In this post, we will write about three ways to get your hero to make a stand.
‘The place where you made your stand never mattered. Only that you were there…and still on your feet.’ ~Stephen King
We don’t want to read books about eternal cowards, characters who avoid problems, and people who never learn to fight back.
As a reader, I am not looking for Superman in every character, but I do want characters to find that extraordinary something they never knew they had, or to admit that they will never have it. I want them to make a stand. If they don’t, I feel as if I am watching a tacky reality television show where nothing changes.
3 Simple Ways To Get Your Hero To Make A Stand
But how do novelists get characters to make this stand? If you are struggling to get your characters to show their true colours, here are three ways to force your hero to act:
1. A Relentless Antagonist
Use an antagonist who will not wait for things to happen. They will force your protagonist to fight or surrender. They could do this physically, or they could manipulate the protagonist into a situation where they are forced to make a choice. This adversary will block escape routes and remove your hero’s lifelines. The villain could threaten the protagonist’s life, or the life of someone they care about. They could spread rumours and tell lies about the hero and force them to lose a spouse, a home, or a job.
2. Lock The Doors
Put your protagonist in a setting where they are forced to confront the antagonist. This is also a great way to introduce setting without boring your reader. If you make the environment part of the problem, it becomes easier to describe it. You can place them in a social setting, like the protagonist’s daughter’s wedding, where it is not easy for them to walk out. You can literally let the antagonist lock them up somewhere, or you can place the adversaries on a train or a plane.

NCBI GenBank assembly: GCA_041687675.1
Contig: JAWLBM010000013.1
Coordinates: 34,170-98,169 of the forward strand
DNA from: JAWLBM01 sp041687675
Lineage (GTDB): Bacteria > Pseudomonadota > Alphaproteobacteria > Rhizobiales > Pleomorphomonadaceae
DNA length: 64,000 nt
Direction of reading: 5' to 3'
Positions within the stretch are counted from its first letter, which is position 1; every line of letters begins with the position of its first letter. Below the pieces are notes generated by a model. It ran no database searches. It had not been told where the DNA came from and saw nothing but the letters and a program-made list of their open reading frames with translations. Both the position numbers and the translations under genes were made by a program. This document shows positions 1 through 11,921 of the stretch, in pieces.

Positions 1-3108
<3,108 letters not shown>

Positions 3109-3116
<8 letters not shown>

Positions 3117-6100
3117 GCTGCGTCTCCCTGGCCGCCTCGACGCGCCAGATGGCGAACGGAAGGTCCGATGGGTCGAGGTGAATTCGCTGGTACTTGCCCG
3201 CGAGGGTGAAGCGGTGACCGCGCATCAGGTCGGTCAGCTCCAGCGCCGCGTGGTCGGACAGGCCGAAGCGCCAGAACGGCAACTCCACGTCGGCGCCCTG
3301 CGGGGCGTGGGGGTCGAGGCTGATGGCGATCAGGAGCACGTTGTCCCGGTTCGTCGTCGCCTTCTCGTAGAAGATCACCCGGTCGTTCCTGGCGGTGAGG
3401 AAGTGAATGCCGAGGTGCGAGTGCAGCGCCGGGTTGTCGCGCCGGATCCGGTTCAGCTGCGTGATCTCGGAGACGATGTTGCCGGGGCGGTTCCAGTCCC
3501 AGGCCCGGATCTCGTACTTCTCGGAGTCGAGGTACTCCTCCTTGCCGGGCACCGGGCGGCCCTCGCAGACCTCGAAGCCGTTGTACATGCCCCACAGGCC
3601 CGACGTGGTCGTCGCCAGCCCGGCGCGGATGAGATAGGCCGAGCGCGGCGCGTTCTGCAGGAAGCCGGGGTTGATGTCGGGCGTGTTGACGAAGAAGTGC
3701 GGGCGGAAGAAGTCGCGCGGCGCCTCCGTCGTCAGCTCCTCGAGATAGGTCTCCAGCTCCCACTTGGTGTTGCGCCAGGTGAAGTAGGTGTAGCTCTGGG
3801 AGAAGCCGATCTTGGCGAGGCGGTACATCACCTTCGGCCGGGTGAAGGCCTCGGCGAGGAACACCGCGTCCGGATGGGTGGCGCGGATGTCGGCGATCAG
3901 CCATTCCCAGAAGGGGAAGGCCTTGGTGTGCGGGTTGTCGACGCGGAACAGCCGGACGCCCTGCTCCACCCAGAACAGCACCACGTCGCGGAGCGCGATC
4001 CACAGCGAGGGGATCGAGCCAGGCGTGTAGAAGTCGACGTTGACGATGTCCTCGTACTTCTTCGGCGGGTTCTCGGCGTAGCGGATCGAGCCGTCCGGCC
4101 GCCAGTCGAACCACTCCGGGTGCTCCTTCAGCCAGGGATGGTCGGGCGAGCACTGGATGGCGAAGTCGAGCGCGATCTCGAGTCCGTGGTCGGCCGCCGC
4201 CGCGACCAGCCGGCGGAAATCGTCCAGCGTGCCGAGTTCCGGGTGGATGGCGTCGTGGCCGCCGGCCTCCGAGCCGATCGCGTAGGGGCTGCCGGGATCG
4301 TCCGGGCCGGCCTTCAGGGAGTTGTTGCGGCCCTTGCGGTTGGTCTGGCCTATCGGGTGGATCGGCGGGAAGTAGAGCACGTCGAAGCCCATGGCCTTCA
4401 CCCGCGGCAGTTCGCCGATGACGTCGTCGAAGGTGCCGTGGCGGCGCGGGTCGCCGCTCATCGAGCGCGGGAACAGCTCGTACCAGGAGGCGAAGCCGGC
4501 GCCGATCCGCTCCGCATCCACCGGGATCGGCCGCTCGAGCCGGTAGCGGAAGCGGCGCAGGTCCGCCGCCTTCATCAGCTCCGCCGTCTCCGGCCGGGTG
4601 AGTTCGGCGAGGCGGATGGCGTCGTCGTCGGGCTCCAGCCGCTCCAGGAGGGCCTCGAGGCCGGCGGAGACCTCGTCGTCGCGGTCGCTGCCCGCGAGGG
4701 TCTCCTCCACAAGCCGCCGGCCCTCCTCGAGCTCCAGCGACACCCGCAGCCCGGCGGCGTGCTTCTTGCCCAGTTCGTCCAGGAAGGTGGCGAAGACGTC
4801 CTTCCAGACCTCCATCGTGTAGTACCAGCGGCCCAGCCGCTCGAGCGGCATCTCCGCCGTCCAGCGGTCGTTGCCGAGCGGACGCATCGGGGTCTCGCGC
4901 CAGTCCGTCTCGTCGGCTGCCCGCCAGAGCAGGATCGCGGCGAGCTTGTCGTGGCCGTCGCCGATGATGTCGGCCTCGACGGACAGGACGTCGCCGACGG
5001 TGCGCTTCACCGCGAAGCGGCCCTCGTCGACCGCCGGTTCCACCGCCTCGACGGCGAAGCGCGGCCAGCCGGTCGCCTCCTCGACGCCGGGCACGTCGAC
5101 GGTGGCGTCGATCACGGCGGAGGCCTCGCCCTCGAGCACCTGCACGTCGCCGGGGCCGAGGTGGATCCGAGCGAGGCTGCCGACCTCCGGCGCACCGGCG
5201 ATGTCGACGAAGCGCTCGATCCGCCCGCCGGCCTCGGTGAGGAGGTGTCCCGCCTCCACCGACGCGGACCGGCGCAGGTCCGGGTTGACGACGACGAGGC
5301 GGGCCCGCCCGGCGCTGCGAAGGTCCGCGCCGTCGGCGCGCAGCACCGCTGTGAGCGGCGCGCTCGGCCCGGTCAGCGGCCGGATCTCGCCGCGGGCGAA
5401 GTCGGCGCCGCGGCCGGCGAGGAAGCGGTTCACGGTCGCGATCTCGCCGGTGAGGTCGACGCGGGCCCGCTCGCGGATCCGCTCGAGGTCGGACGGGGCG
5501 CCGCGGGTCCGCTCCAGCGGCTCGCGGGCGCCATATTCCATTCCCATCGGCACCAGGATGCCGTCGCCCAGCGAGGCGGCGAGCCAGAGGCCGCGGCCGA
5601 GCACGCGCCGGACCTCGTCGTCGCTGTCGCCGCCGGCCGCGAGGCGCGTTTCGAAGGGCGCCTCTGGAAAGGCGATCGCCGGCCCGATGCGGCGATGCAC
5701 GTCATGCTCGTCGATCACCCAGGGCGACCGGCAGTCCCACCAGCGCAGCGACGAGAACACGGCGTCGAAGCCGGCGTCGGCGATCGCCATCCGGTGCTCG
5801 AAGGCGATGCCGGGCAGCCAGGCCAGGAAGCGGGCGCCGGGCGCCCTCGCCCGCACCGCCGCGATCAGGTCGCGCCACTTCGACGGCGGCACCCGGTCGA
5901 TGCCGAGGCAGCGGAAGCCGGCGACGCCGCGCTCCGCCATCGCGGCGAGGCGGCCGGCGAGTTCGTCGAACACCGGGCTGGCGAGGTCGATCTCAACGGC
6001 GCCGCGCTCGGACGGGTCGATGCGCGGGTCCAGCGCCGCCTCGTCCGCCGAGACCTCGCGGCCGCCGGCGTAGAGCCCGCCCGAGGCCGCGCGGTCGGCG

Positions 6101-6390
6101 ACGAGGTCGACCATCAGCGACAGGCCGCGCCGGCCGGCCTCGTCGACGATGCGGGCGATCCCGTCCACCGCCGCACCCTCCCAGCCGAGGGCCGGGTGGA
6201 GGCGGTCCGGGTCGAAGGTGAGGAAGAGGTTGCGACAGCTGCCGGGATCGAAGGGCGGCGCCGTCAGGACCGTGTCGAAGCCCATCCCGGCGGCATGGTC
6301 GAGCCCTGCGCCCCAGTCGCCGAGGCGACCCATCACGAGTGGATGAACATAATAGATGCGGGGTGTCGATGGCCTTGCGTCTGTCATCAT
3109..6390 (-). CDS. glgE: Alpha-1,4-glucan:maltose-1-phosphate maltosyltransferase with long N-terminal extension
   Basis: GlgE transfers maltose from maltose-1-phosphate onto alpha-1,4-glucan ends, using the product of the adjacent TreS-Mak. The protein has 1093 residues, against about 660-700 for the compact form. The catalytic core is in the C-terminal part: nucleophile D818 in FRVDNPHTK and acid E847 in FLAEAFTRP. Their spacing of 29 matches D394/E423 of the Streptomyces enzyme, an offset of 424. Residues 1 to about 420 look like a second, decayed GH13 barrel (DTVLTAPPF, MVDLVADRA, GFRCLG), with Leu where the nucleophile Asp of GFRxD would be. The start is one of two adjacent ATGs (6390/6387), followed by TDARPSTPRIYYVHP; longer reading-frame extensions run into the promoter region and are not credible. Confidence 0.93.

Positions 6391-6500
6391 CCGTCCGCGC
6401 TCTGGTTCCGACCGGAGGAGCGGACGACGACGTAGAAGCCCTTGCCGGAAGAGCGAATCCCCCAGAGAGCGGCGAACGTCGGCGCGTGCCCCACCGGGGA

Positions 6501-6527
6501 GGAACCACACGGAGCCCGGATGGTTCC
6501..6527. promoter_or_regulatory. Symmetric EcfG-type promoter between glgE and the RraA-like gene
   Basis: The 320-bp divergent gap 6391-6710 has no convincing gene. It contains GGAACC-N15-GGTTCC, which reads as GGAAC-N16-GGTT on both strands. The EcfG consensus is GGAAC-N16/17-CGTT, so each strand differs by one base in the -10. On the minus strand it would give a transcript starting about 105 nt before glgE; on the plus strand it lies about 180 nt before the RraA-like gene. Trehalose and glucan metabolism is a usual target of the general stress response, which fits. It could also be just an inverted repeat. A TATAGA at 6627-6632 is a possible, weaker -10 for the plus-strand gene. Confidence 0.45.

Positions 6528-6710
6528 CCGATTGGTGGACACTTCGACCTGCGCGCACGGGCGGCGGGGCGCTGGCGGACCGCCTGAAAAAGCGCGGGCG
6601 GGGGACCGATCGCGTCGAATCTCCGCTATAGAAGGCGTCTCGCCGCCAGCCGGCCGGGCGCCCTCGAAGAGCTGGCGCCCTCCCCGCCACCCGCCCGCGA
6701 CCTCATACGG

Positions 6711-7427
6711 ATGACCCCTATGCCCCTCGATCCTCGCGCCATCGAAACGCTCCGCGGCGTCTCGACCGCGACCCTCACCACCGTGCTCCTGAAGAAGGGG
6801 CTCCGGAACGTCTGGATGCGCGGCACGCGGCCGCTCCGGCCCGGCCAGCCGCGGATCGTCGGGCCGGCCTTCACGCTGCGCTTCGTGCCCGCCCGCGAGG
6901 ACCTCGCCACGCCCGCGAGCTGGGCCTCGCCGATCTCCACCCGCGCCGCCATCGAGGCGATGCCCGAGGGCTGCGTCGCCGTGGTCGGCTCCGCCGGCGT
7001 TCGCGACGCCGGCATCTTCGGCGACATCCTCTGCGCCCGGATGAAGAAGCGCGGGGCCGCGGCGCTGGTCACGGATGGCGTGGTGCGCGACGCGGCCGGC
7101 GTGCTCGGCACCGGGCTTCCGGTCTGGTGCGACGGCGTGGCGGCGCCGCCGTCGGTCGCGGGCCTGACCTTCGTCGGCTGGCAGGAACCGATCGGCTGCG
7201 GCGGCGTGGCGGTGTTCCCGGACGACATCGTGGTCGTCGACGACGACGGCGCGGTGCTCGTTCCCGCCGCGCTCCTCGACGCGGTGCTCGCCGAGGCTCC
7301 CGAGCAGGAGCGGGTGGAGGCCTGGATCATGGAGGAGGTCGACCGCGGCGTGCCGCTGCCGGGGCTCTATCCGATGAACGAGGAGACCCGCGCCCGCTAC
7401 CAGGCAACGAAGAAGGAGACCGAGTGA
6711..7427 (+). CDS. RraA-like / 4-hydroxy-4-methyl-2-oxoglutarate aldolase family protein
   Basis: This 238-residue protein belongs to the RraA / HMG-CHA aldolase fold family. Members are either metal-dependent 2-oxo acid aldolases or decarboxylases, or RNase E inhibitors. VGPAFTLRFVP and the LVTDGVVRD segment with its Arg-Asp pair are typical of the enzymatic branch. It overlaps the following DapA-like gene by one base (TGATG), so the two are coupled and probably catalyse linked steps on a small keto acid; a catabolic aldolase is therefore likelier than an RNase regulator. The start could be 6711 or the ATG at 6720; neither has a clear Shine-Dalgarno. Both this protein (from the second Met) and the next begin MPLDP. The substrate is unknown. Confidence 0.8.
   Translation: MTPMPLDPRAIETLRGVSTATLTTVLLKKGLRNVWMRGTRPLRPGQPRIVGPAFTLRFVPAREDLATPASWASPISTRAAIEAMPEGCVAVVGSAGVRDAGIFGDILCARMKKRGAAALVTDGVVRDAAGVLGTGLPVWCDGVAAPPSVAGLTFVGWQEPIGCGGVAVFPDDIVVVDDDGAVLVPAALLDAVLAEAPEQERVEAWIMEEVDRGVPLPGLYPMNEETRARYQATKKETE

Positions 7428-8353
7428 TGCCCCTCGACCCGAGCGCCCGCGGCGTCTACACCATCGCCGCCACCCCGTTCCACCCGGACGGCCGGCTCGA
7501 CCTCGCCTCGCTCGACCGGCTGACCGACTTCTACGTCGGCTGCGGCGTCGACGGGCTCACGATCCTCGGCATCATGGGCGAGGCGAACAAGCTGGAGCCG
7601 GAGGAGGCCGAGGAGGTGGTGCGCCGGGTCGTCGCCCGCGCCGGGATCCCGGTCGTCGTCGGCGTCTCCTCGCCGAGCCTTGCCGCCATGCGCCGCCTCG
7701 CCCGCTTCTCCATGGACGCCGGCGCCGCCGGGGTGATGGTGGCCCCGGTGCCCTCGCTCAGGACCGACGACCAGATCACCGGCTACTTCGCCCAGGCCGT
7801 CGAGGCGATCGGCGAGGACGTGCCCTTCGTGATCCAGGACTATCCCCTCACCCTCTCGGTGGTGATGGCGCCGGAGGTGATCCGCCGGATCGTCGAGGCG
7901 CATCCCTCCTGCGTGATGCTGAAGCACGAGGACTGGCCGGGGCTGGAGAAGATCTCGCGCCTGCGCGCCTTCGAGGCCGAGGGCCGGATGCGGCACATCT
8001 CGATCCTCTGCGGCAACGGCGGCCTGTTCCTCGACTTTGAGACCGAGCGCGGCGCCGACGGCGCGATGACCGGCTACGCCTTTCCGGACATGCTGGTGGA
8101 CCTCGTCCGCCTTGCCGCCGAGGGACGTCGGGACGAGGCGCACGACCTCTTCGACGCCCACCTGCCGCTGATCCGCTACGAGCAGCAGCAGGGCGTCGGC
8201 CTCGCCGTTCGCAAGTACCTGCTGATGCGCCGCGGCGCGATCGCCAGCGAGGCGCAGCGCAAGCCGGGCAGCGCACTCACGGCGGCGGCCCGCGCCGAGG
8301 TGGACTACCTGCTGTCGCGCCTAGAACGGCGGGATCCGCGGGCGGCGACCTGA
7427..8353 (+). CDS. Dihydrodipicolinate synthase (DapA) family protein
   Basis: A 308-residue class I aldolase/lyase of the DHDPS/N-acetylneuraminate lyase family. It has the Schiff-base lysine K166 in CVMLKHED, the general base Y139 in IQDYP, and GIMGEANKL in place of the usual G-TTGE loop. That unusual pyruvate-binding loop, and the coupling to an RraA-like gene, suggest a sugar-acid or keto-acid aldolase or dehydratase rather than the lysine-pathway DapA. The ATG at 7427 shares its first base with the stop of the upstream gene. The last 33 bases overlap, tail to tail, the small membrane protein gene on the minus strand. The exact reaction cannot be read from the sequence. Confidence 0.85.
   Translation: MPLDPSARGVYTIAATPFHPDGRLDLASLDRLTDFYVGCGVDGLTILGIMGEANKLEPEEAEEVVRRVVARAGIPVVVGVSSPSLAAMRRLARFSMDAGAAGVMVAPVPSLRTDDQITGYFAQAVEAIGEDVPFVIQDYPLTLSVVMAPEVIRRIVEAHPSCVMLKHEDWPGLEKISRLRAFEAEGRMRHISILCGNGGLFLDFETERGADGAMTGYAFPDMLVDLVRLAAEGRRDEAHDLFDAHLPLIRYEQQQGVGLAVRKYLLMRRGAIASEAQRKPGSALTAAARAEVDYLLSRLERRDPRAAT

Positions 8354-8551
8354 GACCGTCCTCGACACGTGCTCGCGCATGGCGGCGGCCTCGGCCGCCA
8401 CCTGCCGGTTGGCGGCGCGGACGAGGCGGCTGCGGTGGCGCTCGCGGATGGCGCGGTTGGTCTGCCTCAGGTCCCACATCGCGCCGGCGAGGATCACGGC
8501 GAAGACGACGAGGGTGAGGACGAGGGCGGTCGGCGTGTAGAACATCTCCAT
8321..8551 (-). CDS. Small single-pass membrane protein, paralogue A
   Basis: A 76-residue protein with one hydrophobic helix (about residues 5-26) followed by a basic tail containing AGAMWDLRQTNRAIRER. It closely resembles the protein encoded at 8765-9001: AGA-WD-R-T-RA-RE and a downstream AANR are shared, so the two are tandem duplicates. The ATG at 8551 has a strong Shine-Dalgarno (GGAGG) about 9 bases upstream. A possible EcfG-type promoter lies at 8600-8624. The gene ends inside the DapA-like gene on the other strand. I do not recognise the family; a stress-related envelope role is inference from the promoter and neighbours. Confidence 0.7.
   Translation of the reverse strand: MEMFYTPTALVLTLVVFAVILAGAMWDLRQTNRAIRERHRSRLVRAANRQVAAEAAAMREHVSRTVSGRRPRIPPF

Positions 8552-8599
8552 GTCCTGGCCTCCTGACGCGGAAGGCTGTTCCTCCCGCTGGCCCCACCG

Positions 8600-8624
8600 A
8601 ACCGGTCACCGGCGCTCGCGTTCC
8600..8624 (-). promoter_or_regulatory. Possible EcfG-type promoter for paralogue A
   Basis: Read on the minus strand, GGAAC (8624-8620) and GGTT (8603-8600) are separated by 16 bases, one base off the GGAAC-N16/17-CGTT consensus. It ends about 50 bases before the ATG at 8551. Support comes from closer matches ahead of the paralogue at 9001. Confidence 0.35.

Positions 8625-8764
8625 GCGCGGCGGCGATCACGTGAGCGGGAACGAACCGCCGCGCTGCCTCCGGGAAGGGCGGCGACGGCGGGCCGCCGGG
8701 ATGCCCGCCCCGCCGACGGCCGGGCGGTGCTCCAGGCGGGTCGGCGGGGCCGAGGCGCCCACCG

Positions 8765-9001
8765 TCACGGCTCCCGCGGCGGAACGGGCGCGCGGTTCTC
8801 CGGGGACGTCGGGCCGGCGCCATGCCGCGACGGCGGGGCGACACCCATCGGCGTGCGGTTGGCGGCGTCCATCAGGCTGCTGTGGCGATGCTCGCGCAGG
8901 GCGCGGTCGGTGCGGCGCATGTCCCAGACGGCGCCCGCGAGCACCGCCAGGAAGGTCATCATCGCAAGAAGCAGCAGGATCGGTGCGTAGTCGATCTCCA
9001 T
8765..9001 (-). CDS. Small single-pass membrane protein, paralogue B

3. Set The Timer
Give your protagonist a time where he or she has to do something or face terrible consequences. This technique allows you to force a result. There is no more time to think or plan. He or she has to react and fight back, or lose.
It does not have to be a melodramatic deadline, such as saving the world. They may have to get to the airport by midnight because a long-lost son is leaving town for good. Do they have the courage to finally tell him that they love him? They may have to be at work by 8 a.m. or lose their job. Will they show responsibility, or do they finally have the courage to leave a hated job?
If you show me that your character has backbone, and that they are prepared to fight, I will probably enjoy your book. If you can show me how they change and grow as a person, I will like it even more. Even if they try and fail, I will know that there was something worthwhile in them.
Atticus Finch makes his stand.
As Stephen King says, ‘No one can tell what goes on in between the person you were and the person you become. No one can chart that blue and lonely section of hell. There are no maps of the change. You just come out the other side. Or you don’t.’
Show me that journey. Let your character make a stand.
- 7 Essential Things To Remember About Very Important Characters
- The Protagonist As A Literary Device
- The Antagonist As A Literary Device
- 10 Ways To Create Dangerously Nuanced Antagonists
- 10 Essential Tips for Creating Antagonists
- The 7 Qualities You Need To Become A Fiction Writer